In January 1973, the Paris Peace Accords were signed by the United States, North Vietnam, the Republic of Vietnam (of Saigon) and the Viet Cong (the Provisional Revolutionary Government of South Vietnam). A ceasefire began. Like the Geneva Accords of 1954, it was built upon the assumption that Vietnam was one country. There were to be negotiations between Saigon and the Viet Cong that would allow elections in the south and an eventual reunification of Vietnam to be "carried out step by step through peaceful means." The U.S. agreed to withdraw its forces within sixty days, and it did so. By the end of March, 1973, U.S. troops were out of Vietnam.

Most of the U.S. miliary support personnel and construction companies also pulled out. In 1974, the U.S. Congress cut off funding military assistance for Saigon or anyplace else in Indochina. And in 1974, Nixon was driven from office by the Watergate scandal. United States military aid dropped from 2.3 billion in 1971 to 1 billion in 1974, and "the annual $400 million the US had spent in Vietnam ceased altogethe." (Bradley, p. 170)

The result for Saigon was a weakened economy and more frustrated people, more corruption and political instability. Inflation reached 90 percent and unemployed skyrocketed with three to four million unemployed. Saigon's less than democratic president, Nguyen Van Thieu, was losing support from former anti-Communist supporters, and Thieu responded not with a hearts-and-minds strategy but by jailing new protesters and desenters.

Saigon's Thieu regime began seizing areas occupied by Communist forces in the Mekong Delta and elsewhere in the South. In a meeting in Hanoi, Communist strategists acknowledged that their troops in the South were exhausted and in disarray. Their spies told them Saigon's President Thieu had plans to continue grabbing territory. Fighting between the Viet Cong and Saigon forces persisted.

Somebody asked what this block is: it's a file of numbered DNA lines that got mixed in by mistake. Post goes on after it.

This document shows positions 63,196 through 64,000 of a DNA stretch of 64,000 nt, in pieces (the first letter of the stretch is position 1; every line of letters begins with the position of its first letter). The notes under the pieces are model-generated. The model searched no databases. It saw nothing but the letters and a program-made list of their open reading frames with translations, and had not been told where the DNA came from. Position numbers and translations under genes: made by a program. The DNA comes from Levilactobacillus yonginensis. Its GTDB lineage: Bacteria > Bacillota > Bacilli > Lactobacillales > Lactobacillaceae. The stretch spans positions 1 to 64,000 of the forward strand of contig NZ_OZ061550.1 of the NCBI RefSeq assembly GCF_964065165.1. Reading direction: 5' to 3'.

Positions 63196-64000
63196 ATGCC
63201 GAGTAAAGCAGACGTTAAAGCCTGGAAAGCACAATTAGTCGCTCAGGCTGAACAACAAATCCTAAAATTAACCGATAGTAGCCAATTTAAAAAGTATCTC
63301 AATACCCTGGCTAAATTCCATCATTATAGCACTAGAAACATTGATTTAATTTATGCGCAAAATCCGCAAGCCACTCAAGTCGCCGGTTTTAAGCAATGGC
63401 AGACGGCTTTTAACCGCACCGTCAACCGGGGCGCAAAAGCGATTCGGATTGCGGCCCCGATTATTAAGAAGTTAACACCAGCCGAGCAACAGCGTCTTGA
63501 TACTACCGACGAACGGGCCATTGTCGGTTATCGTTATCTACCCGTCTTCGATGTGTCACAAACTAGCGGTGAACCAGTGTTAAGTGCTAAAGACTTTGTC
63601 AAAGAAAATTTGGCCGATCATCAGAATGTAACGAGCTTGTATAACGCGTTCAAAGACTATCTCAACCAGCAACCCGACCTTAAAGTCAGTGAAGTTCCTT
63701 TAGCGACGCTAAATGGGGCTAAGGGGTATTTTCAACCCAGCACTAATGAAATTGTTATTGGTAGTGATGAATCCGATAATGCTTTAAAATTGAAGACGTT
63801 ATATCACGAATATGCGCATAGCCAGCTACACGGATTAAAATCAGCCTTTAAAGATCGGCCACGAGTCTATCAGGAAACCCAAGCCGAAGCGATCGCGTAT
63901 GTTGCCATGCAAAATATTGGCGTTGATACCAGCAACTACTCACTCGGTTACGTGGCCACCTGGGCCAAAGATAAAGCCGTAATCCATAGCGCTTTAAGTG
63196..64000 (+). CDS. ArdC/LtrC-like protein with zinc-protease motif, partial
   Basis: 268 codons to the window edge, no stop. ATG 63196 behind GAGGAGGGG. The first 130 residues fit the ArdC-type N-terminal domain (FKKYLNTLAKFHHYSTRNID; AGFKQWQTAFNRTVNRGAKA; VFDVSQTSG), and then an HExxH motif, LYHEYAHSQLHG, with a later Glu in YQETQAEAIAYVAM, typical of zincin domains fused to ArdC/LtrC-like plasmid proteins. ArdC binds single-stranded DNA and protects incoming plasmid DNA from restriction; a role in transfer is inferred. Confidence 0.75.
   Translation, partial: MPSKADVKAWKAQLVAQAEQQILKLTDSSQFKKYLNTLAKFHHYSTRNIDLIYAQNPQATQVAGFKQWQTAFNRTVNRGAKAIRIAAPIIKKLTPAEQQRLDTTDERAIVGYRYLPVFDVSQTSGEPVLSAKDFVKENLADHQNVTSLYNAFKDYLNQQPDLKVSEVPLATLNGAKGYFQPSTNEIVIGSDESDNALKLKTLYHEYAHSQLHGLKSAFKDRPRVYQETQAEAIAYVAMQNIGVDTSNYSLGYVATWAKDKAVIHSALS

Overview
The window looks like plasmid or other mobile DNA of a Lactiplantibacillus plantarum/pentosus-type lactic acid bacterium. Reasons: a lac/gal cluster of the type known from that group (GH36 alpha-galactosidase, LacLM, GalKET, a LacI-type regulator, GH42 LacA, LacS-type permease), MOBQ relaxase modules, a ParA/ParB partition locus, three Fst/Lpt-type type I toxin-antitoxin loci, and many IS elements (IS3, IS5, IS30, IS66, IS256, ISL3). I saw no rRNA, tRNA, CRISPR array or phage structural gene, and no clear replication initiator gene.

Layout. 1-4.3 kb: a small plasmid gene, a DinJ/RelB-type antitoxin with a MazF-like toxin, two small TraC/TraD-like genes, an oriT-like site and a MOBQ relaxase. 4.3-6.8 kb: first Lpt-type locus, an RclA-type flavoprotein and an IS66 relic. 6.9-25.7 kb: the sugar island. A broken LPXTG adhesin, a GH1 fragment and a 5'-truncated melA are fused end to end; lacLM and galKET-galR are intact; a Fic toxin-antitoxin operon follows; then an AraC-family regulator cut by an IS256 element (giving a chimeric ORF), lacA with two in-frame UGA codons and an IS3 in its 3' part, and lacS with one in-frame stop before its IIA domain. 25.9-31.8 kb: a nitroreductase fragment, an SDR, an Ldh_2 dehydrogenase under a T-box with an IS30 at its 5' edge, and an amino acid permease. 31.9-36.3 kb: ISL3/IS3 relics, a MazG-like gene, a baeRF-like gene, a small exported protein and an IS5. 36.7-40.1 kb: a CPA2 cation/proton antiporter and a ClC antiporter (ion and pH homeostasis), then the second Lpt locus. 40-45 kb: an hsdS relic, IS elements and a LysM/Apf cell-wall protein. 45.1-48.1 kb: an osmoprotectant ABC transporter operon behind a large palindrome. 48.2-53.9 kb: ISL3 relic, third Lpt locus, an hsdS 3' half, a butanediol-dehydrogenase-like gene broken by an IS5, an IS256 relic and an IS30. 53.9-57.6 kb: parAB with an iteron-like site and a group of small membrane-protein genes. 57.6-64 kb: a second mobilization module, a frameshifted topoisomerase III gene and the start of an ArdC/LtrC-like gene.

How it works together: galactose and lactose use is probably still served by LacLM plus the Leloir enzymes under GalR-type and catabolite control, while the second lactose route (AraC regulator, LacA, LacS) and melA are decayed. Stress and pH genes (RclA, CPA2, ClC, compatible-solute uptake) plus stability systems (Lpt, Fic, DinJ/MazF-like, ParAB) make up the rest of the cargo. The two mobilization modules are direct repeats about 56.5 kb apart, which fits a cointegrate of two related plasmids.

Believing that Saigon was not living up to the Paris Peace Accords, and with no fear of  U.S. bombing, and finding weakness among the Saigon forces, the North moved against Saigon in force. They believed they had the right to do because the whole of Vietnam was their country and that they were liberating their country from a regime that was not legitimate.

The speed with which the Saigon forces collapsed surprised northern strategists. Thieu resigned on April 21, 1975. Chaos occurred in Saigon as the U.S. ordered the evacuation of all its personnel. Vietnamese who had connections with the U.S. feared mistreatment following a Communist victory, and they fought for a place on departing U.S. ships.

The effort by the United States to prop up an anti-Communist regime in Saigon had cost the lives of something like 50,000 U.S. military men, and it had accomplished nothing. Losses among the Vietnamese were greater. Among those fighting in Saigon's military, about 220,000 were killed. Those killed fighting on the side of the Communists are estimated to be between 650,000 and 1,000,000. Civilian deaths are estimated at around 4,000,000 – a lot of lives that would have been spared if nation-wide elections had been allowed in Vietnam in the late 1950s. 

Sources

Copyright © 1998-2014 by Frank E. Smitha. All rights reserved.